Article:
Message Font: Serif | Sans-Serif
 
UnThreaded | Threaded | Whole Thread (22) | Ignore Thread Prev | Next
Author: SvenHoek Big red star, 1000 posts Add to my Favorite Fools Ignore this person (you won't see their posts anymore) Number: of 15425  
Subject: Re: Armstrong Date: 1/18/2013 1:14 PM
Post New | Post Reply | Reply Later | Create Poll Report this Post | Recommend it!
Recommendations: 4
Armstrong did what they all did then. It is difficult to find anyone in the top 10 of the TDF from 199 through 2005 who was not suspended for doping.

I'm really tired of this line of reasoning for a number of reasons. It discounts the fact that there were absolutely clean riders who didn't dope during that time and whose careers suffered because of it. The reason that you can't find them in the top 10 was because the dope was so effective, especially in grand tours like the Tour de France. The benefits gained from EPO and other oxygen-based doping meant that guys who once finished 30 minutes behind the leaders could now keep up and push the pace.

Not just that, but they could recover faster day to day. In the old days of the tour it was accepted that everyone (even the leaders) had at least one off day during a grand tour and the goal was to minimize the losses on those days. With EPO those off days ended.

One of Armstrong's advantages was doctor Ferrari (a hematologist BTW) who was one of the founding pioneers of EPO use. He masterminded the dominance of the Mapei team in the early '90s and famously said that EPO was no more dangerous than orange juice. He was involved with the development of the EPO testing and knew how to get around it. Just like how not everyone gets the same benefit from Tylonol not everyone gets the same benefit from EPO. Armstrong was a perfect candidate for EPO and oxygen-vector doping because his natural hematocrit level was fairly low. He was supposedly able to increase the oxygen carrying capability of his blood by upwards of 15%. In an endurance sport where the differences between winning and losing is less than 1% that's a pretty big advantage.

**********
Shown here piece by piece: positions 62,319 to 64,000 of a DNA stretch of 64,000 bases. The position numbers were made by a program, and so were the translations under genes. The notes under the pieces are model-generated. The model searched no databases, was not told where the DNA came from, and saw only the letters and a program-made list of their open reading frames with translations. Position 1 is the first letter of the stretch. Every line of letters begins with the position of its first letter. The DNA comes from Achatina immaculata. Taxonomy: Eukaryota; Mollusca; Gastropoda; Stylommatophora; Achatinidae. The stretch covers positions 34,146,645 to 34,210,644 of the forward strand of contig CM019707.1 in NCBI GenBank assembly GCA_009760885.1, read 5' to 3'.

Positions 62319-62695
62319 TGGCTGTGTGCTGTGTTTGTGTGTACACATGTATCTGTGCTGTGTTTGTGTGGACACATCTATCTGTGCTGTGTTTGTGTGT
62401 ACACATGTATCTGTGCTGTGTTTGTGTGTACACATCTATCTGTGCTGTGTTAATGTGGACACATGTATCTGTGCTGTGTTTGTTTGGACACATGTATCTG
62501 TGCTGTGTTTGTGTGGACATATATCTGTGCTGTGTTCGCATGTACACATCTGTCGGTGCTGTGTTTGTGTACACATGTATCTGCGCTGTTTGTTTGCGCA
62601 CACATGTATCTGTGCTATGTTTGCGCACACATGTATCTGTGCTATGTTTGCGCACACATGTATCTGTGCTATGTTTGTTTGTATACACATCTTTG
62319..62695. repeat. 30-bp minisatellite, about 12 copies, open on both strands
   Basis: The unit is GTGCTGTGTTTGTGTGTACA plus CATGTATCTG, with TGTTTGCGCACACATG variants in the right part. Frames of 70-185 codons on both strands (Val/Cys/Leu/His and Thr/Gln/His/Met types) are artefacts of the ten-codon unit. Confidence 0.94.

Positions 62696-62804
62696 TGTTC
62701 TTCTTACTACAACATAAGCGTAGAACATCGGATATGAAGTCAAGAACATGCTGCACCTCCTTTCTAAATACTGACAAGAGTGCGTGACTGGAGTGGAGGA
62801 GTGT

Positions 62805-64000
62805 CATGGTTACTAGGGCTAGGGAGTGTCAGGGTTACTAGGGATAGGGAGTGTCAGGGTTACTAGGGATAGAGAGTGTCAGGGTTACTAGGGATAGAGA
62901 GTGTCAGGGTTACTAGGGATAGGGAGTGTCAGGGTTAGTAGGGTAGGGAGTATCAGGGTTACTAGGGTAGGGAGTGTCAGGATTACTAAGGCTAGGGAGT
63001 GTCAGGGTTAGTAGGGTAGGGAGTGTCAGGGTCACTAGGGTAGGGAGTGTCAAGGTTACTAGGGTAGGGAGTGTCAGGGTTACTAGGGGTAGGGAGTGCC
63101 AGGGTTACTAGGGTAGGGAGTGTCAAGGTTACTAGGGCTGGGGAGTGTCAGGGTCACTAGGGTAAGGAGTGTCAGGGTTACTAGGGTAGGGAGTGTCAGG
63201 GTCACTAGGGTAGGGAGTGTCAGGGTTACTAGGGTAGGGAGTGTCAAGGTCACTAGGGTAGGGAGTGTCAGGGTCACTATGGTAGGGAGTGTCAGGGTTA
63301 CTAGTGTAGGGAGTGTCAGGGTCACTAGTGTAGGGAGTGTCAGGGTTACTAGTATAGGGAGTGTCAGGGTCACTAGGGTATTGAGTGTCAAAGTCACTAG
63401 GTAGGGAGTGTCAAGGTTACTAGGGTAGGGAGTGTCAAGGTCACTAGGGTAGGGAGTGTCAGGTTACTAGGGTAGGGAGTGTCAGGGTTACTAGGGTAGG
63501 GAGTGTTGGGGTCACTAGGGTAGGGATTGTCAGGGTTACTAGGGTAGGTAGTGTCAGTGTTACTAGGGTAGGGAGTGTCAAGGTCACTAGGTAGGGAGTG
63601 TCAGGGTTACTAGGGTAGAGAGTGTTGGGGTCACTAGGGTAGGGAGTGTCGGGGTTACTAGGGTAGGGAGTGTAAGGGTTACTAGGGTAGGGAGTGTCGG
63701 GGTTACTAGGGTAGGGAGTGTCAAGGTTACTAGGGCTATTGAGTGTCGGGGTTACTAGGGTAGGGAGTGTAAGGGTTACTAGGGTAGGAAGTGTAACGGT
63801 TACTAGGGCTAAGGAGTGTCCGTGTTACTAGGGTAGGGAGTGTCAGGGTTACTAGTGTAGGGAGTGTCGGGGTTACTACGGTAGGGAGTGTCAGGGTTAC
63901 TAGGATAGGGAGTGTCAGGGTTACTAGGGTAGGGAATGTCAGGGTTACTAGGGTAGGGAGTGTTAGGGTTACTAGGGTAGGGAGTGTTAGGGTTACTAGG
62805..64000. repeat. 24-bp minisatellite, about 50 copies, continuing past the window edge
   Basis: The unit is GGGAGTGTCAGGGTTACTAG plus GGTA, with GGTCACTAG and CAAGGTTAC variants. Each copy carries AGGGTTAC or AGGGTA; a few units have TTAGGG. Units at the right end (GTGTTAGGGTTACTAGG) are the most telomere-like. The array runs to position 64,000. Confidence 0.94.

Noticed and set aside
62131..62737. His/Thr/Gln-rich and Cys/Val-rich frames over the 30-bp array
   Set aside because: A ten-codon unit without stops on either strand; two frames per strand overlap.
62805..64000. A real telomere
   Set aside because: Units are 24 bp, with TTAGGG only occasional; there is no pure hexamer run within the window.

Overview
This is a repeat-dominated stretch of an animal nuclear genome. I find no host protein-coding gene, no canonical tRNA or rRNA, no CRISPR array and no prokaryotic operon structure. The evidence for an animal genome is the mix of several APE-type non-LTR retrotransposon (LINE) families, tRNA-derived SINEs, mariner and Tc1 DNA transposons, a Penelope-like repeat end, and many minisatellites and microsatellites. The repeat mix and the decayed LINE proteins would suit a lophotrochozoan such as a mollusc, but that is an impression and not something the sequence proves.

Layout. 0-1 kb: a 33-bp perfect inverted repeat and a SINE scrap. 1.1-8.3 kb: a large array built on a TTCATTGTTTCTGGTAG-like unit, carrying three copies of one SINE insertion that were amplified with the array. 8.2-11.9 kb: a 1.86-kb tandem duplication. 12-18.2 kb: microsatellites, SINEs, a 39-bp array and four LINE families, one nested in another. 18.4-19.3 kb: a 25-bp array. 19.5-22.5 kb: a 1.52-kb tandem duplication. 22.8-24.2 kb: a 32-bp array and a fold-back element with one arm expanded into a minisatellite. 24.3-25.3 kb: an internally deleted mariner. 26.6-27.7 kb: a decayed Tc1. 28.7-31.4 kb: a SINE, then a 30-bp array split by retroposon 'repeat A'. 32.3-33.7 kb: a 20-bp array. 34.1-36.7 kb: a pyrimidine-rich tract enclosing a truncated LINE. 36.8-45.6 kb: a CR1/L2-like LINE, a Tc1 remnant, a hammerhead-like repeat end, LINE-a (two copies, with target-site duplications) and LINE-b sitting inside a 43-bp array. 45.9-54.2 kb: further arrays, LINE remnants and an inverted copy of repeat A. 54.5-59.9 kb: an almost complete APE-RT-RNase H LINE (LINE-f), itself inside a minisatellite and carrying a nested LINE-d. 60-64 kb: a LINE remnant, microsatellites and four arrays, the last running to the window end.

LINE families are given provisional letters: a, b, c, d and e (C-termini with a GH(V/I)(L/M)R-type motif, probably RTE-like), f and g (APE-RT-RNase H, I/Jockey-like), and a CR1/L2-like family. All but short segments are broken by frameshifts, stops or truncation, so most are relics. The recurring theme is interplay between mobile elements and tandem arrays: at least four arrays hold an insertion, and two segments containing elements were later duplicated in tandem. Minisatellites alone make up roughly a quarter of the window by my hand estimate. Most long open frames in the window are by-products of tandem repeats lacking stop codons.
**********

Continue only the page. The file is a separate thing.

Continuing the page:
Finally, we'll never know for sure, but the after the Festina affair rocked the tour in '98 there was a possibility that the '99 tour could have been a turning point for doping in cycling. Teams were scared of jail time and most of them had abandoned team-sanctioned and supervised doping programs. Then Lance and the blue train came (almost out of nowhere) into the '99 Tour and blew that all our of the water.

Everything else in your post I agree with. He's a jerk.
Post New | Post Reply | Reply Later | Create Poll Report this Post | Recommend it!
Print the post  
UnThreaded | Threaded | Whole Thread (22) | Ignore Thread Prev | Next

Announcements

Pencils of Promise - Back to School Drive
"Pencils of Promise works with communities across the globe to build schools and create programs that provide education opportunities for children."
Post of the Day:
Macro Economics

Russia Collapsing Again?
What was Your Dumbest Investment?
Share it with us -- and learn from others' stories of flubs.
When Life Gives You Lemons
We all have had hardships and made poor decisions. The important thing is how we respond and grow. Read the story of a Fool who started from nothing, and looks to gain everything.
Community Home
Speak Your Mind, Start Your Blog, Rate Your Stocks

Community Team Fools - who are those TMF's?
Contact Us
Contact Customer Service and other Fool departments here.
Work for Fools?
Winner of the Washingtonian great places to work, and "#1 Media Company to Work For" (BusinessInsider 2011)! Have access to all of TMF's online and email products for FREE, and be paid for your contributions to TMF! Click the link and start your Fool career.
Advertisement